How To Make A Natural Christmas Wreath

How To Make A Natural Christmas Wreath

Making your own fresh Christmas wreath can be cheap and easy

A festive wreath hung on the front door is the epitome of Christmas. Once you know how, they are really easy to make and can be made for just a couple of pounds, as opposed to paying quite a lot of money at the florists. If you put a little effort into sourcing materials you can get the greenery, berries and cones for free. If you don’t have any suitable plant material in your garden a walk in the countryside can supply almost all the fresh material you will need; with the exception of the moss. There is also the added bonus of taking exercise without the need to pay for the gym. Don't forget not to trespass on private property, unless you have the landowners permission.


 You will need:

  • wire wreath ring
  • florists wires
  • reel of florists wire
  • wire cutters
  • floristry scissors
  • scissors
  • glue gun and glue sticks
  • sphagnum moss
  • conifer or evergreen branches
  • berries
  • cones
  • wired ribbon

First of all securely attach the reel of wire to the wire ring; if it isn’t secure all the moss will fall out. Place a handful of moss onto the ring and tightly wind the wire around the moss and ring, continue this until all the ring is covered in moss. Secure the end of the wire to the ring. Make sure the wire is tight otherwise when you try and place the berries and evergreen branches into the moss it won’t be firm enough to hold the sprigs.

Next stage is to place in the greenery, either the conifer or evergreen branches. Cut off pieces of the branch about 15cm (6”) in length and strip off the bottom few leaves to leave the ends bare. Gather together 2 or 3 pieces and wire together with the lengths of florists wire. Bend the wire over to form a U-shape and twist one end around the stems and the second leg of the wire. Push the wire into the moss; you may have to cut the wire down if it is too long, bend the greenery back on itself. Repeat this until all the moss is covered.

That is your basic preparation done so now you need to do the creative bit, which is to decorate with the berries, cones and ribbon. There are lots of berries at this time of year: holly, cotoneaster, pyracantha, skimmia, ivy, crab apples, rosehips and hawthorn. Cones are also abundant, coming in all shapes and sizes from tiny fir cones to the lovely long larch cones. Twigs covered in lichens can also look stunning in the wreath. Also keep a lookout for attractive seed heads and dried flower heads which you can spray with a metallic paint. If there are a lot of leaves compared to berries remove some so that the berries are more prominent. Wire the berries as you did for the greenery. If you are just using a 30cm (12”) ring place 3 groups of berries evenly around the wreath; if you are using a larger ring you may have to use 5 groups.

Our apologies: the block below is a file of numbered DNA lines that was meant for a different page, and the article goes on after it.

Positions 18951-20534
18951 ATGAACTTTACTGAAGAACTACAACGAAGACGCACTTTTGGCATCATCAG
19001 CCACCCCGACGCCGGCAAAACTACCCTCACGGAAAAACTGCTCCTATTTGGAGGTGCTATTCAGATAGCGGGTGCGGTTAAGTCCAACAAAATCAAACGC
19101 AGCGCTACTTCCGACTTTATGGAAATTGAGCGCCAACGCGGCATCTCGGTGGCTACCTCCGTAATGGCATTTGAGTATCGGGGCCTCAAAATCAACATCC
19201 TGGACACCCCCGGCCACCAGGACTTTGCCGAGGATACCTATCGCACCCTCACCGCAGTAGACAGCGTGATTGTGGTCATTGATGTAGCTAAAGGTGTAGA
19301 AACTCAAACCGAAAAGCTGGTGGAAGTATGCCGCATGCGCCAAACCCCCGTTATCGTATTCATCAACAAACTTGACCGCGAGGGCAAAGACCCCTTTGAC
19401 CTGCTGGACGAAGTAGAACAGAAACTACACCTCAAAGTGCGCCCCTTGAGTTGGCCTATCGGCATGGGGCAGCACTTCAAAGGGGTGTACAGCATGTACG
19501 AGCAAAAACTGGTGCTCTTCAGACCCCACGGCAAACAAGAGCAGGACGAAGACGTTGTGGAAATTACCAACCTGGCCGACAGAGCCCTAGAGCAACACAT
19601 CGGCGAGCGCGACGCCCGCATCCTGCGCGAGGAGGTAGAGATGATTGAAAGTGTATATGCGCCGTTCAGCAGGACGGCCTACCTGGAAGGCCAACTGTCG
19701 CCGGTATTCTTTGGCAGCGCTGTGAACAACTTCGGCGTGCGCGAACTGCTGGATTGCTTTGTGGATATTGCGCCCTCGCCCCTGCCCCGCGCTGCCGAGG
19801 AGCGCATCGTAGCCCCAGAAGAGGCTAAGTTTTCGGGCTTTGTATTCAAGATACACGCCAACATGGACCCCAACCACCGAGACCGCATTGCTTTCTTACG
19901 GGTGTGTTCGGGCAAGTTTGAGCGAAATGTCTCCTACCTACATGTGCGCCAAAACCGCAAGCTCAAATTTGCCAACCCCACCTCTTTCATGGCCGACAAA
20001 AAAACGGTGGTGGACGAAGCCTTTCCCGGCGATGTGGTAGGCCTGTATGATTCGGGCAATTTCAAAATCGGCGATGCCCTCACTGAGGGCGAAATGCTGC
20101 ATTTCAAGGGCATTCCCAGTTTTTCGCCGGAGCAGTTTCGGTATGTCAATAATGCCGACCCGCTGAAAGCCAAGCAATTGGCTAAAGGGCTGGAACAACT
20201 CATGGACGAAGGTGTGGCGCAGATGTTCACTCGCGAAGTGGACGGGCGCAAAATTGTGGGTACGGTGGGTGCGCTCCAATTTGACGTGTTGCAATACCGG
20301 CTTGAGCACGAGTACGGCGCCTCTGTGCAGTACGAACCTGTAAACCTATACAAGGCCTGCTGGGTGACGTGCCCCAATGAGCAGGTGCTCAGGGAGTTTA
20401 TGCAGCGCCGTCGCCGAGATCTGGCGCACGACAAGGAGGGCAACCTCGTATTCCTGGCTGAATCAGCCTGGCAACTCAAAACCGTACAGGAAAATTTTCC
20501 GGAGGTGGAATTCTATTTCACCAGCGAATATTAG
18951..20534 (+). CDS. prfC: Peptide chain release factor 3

Evenly glue on 3 groups of cones in groups of 3. The cones are glued rather than wired as when it rains the cones close up and can sometimes fall out of the wire. Now all you have to do is add some bows and you’re finished. Make sure the bows are not out of proportion to the size of wreath. You will need a length of wire and some nice wired ribbon. Pull out enough to leave a tail then form two loops and leave enough to form a second tail, cut the ribbon off at an angle and twist the wire tightly around the middle. Pull out the loops so that they don’t lie flat.

If you are going to turn your wreath into an Advent Ring then you will need to put on 4 lots of berries, cones and ribbons. Don’t forget to keep spraying your wreath with fresh water to keep it looking fresh over the festive period.

For more ideas on how to decorate your home at Christmas on a budget just head to our Youtube channel.

Angela Slater

Daughter of a farmer and market gardener so have always had a connection with the outdoors, whether it was keeping animals or producing fruit, vegetables and cut flowers. Along with my work at Hayes Garden World I also have a smallholding, mainly breeding rare breed pigs. I gained an HND and BSc in Conservation and Environmental Land Management, as a result I am an ardent environmentalist and have a keen interest in environmentally friendly gardening. In my time at Hayes I worked for several years in the Outdoor Plant and Houseplant areas.